For the past three years, the University of Texas Health Science Center (UTHSC) in San Antonio has been injecting mice with methamphetamine. The $1 million study was aimed to further the search for a cure to methamphetamine addiction.
The information was disclosed in the March 2016 “Deadly Doses: A Legal Low” report, a collaboration between the Animal Justice Project USA and the Taxpayers Protection Alliance.
The report found that nearly 100 experiments had been conducted at 21 institutions of higher learning across the country, including the University of California-Los Angeles (UCLA), the California Institute of Technology (Caltech), the University of Arkansas and the University of Texas Health Science Center.
Each of the university-sanctioned experiments involved some form of induced animal addiction to recreational drugs, tobacco or alcohol, of which the authors of the report consider animal abuse.
The National Institutes of Health’s website reveals that the funder is “the largest public funder of biomedical research in the world, investing more than $30 billion in taxpayer dollars to achieve its mission to enhance health, lengthen life, and reduce illness and disability.”
Of those $30 billion, the National Institutes of Health (NIH)’s subgroup, the National Institute on Drug Abuse, awarded the University of Texas Health Science Center $1,381,113 from 2013 to 2016 to study the effects of methamphetamine on mice’s brains.
The study’s abstract reads, “Methamphetamine (meth) addiction currently presents an enormous public health issue, and yet no therapeutic agent is currently approved for its treatment.”
Methamphetamine use has increased since 2010. In 2013 the U.S. Department of Health and Human Services, Substance Abuse and Mental Health Services Administration found that the percentage of meth users had grown from 0.1 percent in 2010 to 0.2 percent in 2013, respectively, an increase of 353,000 individuals to 595,000.
The researchers involved in the UTHSC study hoped to identify the cellular mechanisms involved in methamphetamine addiction, including autoreceptor signaling, which decreases as a result of methamphetamine addiction.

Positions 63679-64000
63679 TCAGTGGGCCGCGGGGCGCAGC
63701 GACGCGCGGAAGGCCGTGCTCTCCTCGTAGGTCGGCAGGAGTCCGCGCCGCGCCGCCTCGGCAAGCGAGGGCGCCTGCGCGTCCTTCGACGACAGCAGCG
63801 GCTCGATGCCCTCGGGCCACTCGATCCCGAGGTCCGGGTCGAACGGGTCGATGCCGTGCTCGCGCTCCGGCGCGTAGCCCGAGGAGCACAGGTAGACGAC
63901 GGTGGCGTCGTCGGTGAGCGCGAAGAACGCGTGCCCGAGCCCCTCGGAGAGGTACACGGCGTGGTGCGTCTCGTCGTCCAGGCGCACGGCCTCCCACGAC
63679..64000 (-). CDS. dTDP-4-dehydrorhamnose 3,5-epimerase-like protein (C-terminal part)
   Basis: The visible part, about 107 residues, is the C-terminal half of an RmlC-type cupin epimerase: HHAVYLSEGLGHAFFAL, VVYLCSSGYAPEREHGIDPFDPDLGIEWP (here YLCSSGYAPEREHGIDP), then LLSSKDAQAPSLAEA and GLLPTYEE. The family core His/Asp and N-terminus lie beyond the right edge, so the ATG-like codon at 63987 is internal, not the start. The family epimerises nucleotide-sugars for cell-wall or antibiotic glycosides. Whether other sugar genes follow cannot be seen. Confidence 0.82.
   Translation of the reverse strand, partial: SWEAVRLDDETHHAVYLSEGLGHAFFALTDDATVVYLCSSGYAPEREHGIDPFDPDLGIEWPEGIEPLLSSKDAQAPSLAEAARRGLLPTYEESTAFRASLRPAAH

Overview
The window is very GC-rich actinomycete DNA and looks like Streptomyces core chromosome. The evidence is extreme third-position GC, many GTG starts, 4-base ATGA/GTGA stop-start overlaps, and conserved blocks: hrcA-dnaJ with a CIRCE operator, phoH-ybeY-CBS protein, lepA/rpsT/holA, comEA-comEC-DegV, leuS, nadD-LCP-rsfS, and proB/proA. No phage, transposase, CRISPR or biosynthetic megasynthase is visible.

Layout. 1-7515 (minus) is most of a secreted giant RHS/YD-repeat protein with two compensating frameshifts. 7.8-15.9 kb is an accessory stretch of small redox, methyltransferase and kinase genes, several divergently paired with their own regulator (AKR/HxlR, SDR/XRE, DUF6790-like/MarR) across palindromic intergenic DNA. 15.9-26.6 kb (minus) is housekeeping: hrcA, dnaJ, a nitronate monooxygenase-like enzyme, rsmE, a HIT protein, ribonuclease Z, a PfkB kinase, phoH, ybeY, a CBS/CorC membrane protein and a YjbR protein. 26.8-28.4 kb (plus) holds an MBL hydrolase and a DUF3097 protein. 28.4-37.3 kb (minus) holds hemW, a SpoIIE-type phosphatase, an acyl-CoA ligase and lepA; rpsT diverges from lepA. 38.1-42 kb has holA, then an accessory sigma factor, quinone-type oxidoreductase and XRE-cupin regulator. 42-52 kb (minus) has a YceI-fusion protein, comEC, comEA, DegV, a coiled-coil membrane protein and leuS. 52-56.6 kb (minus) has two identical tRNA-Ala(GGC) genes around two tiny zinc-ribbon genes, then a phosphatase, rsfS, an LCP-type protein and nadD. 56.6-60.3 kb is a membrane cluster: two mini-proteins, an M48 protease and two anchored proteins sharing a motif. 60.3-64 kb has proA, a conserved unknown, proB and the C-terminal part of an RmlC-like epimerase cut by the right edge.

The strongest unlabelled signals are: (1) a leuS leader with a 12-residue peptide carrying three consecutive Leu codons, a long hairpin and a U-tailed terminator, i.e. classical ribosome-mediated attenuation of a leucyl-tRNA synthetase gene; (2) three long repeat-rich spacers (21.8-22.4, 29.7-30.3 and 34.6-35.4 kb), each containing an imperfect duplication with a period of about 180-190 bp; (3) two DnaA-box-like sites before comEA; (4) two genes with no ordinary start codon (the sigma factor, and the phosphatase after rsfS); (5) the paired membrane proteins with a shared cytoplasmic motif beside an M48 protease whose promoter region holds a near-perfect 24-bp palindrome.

The NIH writes, “(the study’s) findings will provide a detailed understanding of the relationship between neurotensin, DA neuron activity and meth self-administration and will lay the foundation for therapeutics targeting neurotensinand autoreceptor-mediated signaling.” The research does not violate any state or federal laws.
“Deadly Doses” revealed that the UTHSC’s methamphetamine studies involved surgically implanting catheters into the jugular veins of 8 to 10-week old mice. These catheters were connected via tubing to a pump located between the mice’s shoulder blades, which allowed for external methamphetamine injections. After the injections, the newly addicted mice were able to self-administer the drug as well.
According to the report, approximately 33 percent of the mice were not included in the experiment’s conclusion due to infected or faulty catheters; after 12-36 days, all of the mice were killed.
Will Sansom, Executive Director of Media Communications at the University of Health Science Center San Antonio, stated that the study’s actions were “in accordance with both federal and University of Texas rules and regulations” set in place by National Institutes of Health, the Association for Assessment and Accreditation of Laboratory Animal Care (AAALAC) and the institutional animal care program.
Under the 1996 Animal Welfare Act, which “sets minimum standards of care that must be provided for animals – including housing, handling, sanitation, food, water, veterinary care and protection from weather extremes,” mice are excluded.
In 2002, the Animal Welfare Act was amended to change the definition of an “animal.” This amendment effectively classified birds, rats of the genus Rattus and mice of the genus Mus as “non-animal.” These species – which account for 95 percent of all laboratory research – could now be handled at the disposal and regulation of each research institution’s choosing.
Despite the UTHSC’s research regarding addiction, the National Institutes of Health reports that animal studies often provide little insight into the ways drugs affect humans.
The NIH’s Wide Strategic Plan Fiscal Years 2016-2020 report states, “Petri dish and animal models often fail to provide good ways to mimic disease or predict how drugs will work in humans, resulting in much wasted time and money while patients wait for therapies.”
Julia Orr of the Animal Justice Project USA hopes the Deadly Doses report will put an end to federally funded research conducted on animals to study the effects of recreational drugs, tobacco and alcohol, especially when the results seem to yield minimal – if any – progress.
Orr explained, “By making this information public, we can educate people about this egregious cruelty and waste of money so we can pressure the NIH to first, have them attempt to justify the unjustifiable, and ultimately bring an end to the experiments.”
David Williams, president of the Taxpayers Protection Alliance, believes that the only way to accomplish NIH pressuring is through Congress. “We want to get people pissed off. I mean we want people mad, and we want people to take action,” Williams said. “So we’re hoping that that’s what the next step is – that people will call their member of Congress and demand this, because Congress doesn’t change because they want to; they change because they have to.”